- 13.8 Learning Outcome
- References
**14 Moist Environments**- 14.1 Moist-Air Effects
- 14.2 Moist Strength Reduction
- 14.3 It's All Relative
- 14.4 Learning Outcomes
- References
**15 Crack Propagation**- 15.1 How Slow Can You Go?
- 15.2 Residual Stress Growth and Applied Stress
- 15.3 Growth Computation and Quantification
- 15.4 Crack Extension
- 15.5 Learning Outcome
- References
**16 Controlled Grind**- 16.1 Strength Revisited
- 16.2 Flaw Source
- 16.3 Importance of the Grinding Process
- 16.4 Learning Outcome
- References
**17 A Case Study**- 17.1 Lessons Learned
- 17.2 Lifetime Requirement
- 17.3 Lifetime Analysis
- 17.4 Enter Residual Stress
- 17.5 Polished and Abraded Strength
- 17.6 Confidence Limits
- 17.7 Cyclic Fatigue
- 17.8 Failsafe Design
- 17.9 Fragmentation
- 17.10 Learning Outcome
- References
**18 Putting It All Together Again**- 18.1 Final Example for Consideration
**19 In Conclusion**- 19.1 In Brief
- 19.2 Final Comment
*Index*

## Preface

Poor glass. It has such a bad reputation. Glass is brittle. Glass breaks. Glass shatters.

Many codes use an allowable stress of only 7 MPa (~1000 psi) for glass. NASA codes in the 1970s used 5 MPa (~700 psi). Back in the 1960s, an allowable stress of 3.5 MPa (~500 psi) was used, so at least we can say some progress has been made.

On the other hand, strength of glass fibers has been reported in excess of 7,000 MPa (~1,000,000 psi). Indeed, the theoretical strength, based on strong covalent molecular bonding, lies in excess of 14,000 MPa (~2,000,000 psi). This is true for other amorphous or crystal ceramics as well, such as silicon.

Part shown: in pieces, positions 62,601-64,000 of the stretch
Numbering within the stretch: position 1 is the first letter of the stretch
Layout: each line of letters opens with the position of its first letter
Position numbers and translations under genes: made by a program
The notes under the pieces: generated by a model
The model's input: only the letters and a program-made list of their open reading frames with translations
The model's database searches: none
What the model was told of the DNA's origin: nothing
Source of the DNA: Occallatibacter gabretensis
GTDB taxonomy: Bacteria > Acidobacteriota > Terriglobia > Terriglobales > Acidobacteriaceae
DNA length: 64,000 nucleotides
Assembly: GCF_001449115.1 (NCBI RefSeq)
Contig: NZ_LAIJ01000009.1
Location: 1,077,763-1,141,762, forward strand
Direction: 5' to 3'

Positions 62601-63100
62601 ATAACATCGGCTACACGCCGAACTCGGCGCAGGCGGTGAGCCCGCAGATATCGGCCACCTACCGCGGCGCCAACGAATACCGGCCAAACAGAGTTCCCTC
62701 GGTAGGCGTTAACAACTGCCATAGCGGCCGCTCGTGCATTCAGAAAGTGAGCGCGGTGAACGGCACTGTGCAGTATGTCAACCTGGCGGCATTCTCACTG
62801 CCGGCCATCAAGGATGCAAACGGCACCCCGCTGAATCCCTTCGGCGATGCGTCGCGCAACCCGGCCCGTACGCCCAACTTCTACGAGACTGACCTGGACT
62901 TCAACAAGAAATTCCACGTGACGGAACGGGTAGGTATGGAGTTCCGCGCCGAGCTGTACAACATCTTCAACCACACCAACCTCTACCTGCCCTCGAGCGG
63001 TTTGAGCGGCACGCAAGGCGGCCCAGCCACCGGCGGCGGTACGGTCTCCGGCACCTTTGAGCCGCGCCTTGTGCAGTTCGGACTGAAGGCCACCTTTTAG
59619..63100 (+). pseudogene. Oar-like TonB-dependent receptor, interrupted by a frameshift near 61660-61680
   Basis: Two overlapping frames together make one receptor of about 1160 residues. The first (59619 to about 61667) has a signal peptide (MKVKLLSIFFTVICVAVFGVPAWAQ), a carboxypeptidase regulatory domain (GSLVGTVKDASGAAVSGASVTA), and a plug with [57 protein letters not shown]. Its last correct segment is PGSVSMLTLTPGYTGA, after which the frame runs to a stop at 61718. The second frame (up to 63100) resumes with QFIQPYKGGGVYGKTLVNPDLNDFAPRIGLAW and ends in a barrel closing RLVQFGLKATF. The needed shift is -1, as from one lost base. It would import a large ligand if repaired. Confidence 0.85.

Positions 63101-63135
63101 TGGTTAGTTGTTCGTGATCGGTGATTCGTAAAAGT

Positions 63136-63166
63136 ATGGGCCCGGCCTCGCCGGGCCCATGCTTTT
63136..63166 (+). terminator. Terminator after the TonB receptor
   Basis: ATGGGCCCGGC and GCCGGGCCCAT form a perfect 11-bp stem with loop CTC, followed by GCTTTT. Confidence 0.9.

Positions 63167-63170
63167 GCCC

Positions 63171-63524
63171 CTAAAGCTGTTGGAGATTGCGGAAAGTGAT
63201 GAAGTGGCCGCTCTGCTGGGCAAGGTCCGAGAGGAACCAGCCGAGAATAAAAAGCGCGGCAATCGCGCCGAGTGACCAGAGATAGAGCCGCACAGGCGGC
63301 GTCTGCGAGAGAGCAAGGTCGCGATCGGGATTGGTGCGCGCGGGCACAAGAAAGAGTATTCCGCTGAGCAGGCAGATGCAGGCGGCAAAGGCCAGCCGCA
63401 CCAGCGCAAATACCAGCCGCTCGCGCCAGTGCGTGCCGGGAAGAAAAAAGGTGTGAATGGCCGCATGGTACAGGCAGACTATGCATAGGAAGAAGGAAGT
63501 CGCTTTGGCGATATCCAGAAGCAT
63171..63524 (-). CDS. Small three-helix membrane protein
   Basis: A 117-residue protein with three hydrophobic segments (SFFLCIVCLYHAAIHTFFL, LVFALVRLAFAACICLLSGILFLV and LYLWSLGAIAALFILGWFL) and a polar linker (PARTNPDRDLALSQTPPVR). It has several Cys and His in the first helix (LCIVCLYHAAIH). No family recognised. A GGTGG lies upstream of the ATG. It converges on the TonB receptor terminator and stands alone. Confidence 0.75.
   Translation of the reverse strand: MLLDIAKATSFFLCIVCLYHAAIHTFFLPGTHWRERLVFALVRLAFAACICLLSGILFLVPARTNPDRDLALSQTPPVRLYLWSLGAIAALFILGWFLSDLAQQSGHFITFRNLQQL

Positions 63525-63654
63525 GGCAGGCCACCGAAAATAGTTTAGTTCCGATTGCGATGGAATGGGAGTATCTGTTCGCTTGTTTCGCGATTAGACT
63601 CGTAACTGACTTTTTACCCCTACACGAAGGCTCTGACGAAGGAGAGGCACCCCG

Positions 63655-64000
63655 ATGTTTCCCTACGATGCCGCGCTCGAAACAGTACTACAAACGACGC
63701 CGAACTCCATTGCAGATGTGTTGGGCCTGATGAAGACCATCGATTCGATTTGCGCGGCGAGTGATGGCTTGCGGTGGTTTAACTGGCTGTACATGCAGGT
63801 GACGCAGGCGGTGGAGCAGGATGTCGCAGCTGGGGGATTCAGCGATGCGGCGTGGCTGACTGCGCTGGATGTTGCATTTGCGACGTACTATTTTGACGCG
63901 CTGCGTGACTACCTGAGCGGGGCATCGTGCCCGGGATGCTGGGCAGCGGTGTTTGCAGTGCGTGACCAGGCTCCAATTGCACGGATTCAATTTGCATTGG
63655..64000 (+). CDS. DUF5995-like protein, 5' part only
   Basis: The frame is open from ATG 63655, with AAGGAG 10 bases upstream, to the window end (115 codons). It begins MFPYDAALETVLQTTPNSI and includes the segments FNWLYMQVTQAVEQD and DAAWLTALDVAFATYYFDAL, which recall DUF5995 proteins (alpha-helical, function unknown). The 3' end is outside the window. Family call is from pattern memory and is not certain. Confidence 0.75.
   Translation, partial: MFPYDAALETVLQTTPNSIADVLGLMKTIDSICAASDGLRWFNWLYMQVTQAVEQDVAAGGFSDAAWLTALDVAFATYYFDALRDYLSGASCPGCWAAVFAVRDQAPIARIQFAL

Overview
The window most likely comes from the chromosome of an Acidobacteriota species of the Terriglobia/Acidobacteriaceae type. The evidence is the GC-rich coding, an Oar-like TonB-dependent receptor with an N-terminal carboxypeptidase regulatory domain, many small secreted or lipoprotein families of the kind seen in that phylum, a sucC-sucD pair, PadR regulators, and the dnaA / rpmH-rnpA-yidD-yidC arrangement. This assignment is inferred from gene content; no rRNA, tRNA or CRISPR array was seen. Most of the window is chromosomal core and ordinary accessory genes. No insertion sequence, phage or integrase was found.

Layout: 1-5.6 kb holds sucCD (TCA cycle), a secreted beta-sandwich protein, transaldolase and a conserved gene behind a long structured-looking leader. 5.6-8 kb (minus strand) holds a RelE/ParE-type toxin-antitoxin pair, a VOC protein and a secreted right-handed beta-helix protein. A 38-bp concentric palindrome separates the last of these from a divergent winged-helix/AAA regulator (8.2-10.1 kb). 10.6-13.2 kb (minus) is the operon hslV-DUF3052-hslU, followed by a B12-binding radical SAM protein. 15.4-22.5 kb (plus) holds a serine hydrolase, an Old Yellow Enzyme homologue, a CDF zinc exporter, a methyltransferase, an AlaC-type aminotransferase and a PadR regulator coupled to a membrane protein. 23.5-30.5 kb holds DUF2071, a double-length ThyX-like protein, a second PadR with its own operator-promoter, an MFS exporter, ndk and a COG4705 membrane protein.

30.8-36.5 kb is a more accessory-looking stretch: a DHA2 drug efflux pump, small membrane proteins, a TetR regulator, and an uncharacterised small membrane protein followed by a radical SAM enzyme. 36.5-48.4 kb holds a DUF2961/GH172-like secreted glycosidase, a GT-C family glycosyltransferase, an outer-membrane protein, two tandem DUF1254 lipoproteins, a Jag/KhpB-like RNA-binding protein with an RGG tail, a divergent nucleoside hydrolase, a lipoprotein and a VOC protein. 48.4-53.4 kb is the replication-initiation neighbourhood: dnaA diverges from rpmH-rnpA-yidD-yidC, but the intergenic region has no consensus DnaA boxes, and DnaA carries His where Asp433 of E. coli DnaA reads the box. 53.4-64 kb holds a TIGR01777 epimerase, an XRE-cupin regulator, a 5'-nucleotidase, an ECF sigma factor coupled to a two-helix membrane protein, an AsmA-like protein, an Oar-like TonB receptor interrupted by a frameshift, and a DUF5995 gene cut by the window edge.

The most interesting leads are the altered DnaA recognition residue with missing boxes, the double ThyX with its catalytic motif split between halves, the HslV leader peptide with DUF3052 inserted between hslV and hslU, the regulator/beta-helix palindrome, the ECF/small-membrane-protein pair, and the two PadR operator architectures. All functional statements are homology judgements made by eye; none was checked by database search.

Thus, there appears an apparent disconnect. The enigma is solved, however, when it is realized that a large reduction in strength occurs due to the nature of surface flaws generated during manufacturing and handling processes. This reduction is a function of the initial flaw depth; strength increase is attainable by reduction in flaw size by improving surface finish or otherwise removing such flaws, if practical.

When environmental species are added to the strength-reducing effects of flaws, strength is further reduced with time when subject to externally applied stress, in a process called stress corrosion, or slow crack growth.

As if this were not bad enough, when residual stress, present in most flaws, is added to the mix, strength with time and environment is further reduced. Back in the 1980s, I was involved with a program in which glass failures were being observed to occur several orders of magnitude earlier in time than the usual residual-stress-free theories were predicting. Concurrently, ingenious work at the National Institute of Standards and Technology (NIST) was showing such theoretical time–strength reduction in the presence of such internal residual stress concentrations. The theory had been born and its results realized.

The nature of this strength reduction applies not only to glass but indeed to most ceramics that are brittle in nature; ceramics find their way in many uses for optical lenses in critical visible and infrared applications, in ground, air, and space applications, as well as in the microprocessor and medical industries. Strengths may vary, higher or lower, but the theory is the same. While many ceramics are not amorphous and exhibit grain structure, they nonetheless exhibit similar flaw growth phenomena, with water a prime source for strength degradation, even if "flaws" in such ceramics are limited by their inherent molecular grain structure.

In the chapters to follow, the reader will be guided though the strength-reduction processes. Indeed, if stress levels are kept to below the low allowable level earlier noted, there may be little need for this tutorial, although knowledge is an end in itself. But with weight and envelope being ever more critical, often, stress levels must increase to maximize performance. It is in this case where this book will hopefully be beneficial.
**"Forsan et haec olim meminisse iuvabit."***

*From Virgil's *The Aeneid.
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*
John W. Pepi
May 2014